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Why We Should be Grateful to Religious Groups at Election Time

An op-ed this Sunday by Katherine Stewart in the New York Times singles out the political activism of the evangelical churches for complaint. But it reflects political paranoia, religious hostility, and an impoverished understanding of the needs of democracy. One of its main points is that the evangelical churches skirt the restrictions on endorsing candidates by pressing their antiabortion position. They thus steer their congregants to vote for the Republican party, which has far more officeholders opposed to the legality of abortion.

There is nothing at all wrong with a church focusing on issues of concern to their members, even if the discussion has the natural and even intended consequence of leading to more votes for the Republican party. It is not illegal. The so-called Johnson amendment prohibits only express endorsements of candidates by charitable organizations. Advocacy for a moral position is not immoral. Indeed, if one believes that abortion is the taking of a life, publicizing the parties’ positions on abortion around election time is a moral duty.

And such activism is not bad for democracy. One of the great problems of a modern democracy is that special interest groups, like unions or particular industries, whose concerns are generally monetary and narrowly-based, have disproportionate influence on elections. Unlike diffuse groups of citizens, they can avoid free rider problems that discourage people from giving to more broad-based causes. But religions can also motivate people to vote based on visions of the common good. We should be grateful for their participation in the public square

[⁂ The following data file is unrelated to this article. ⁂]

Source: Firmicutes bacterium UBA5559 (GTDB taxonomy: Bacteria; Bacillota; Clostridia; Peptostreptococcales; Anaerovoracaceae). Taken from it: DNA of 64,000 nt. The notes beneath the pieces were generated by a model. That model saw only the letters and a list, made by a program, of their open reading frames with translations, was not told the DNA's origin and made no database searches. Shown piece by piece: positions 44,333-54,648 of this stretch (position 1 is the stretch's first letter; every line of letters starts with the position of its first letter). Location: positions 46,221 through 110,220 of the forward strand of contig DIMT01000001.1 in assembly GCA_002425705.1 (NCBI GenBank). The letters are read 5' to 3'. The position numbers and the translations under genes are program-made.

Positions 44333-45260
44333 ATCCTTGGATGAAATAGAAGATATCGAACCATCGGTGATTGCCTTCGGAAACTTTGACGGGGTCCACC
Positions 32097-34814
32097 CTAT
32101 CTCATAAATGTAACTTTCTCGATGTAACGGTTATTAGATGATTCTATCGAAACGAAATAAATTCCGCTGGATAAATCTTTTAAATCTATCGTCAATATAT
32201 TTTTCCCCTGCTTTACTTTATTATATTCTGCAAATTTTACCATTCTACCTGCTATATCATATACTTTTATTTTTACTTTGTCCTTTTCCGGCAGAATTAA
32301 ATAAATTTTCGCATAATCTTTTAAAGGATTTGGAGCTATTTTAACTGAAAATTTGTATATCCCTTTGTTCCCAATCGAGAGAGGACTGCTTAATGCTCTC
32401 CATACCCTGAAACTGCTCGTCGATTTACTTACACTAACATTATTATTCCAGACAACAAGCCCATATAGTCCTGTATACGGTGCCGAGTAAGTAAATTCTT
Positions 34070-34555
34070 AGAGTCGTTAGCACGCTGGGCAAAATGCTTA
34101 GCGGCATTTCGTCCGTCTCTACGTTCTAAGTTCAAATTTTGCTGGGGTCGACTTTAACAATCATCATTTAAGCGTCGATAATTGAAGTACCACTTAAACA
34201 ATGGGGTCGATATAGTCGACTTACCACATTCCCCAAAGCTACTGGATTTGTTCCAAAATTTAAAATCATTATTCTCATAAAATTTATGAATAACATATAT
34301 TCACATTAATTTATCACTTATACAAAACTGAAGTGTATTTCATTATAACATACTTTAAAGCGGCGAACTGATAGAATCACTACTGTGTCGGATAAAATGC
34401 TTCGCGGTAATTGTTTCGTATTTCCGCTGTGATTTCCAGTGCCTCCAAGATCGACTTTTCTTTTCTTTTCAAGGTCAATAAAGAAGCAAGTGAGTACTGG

I doubt the New York Times would have run an op-ed worrying about the influence of mainstream Protestant churches and predominantly African-Americans churches when they made civil rights a top political priority, even though that implicitly called for the defeat of segregationists across the nation.

And today many charitable institutions have a left-liberal issues agenda and we do not hear objections to their activities either. Many foundations have programs pressing for the expansion of “reproductive rights.” Prominent universities have explicitly endorsed the Paris Climate Change Accords and relentlessly promote issues of identity politics that lean left. And I have heard more than a few students complain that their professors openly engage in partisan commentary, none of which is pro-Republican.

Thus, it is very likely that today the influence of charitable institutions, as a whole, pushes to the left. It reflects both institutional ignorance and political paranoia to focus only on evangelical churches. Indeed, the op-ed itself comes close to religious bigotry by labeling the evangelists that it discusses “Christian nationalists.” That is not how they describe themselves, and the issues they are pressing, as described in the article, are emphatically not centered in claims of national chauvinism, but of universal morality. Stewart does not like their positions but that is no reason to make their faith sound sinister. If she called an association of Muslims “Muslim nationalists” or indeed “Muslim internationalists” without basis, she might be fired or shamed, but casual denigration of evangelicals is a marker today of what passes for cosmopolitanism.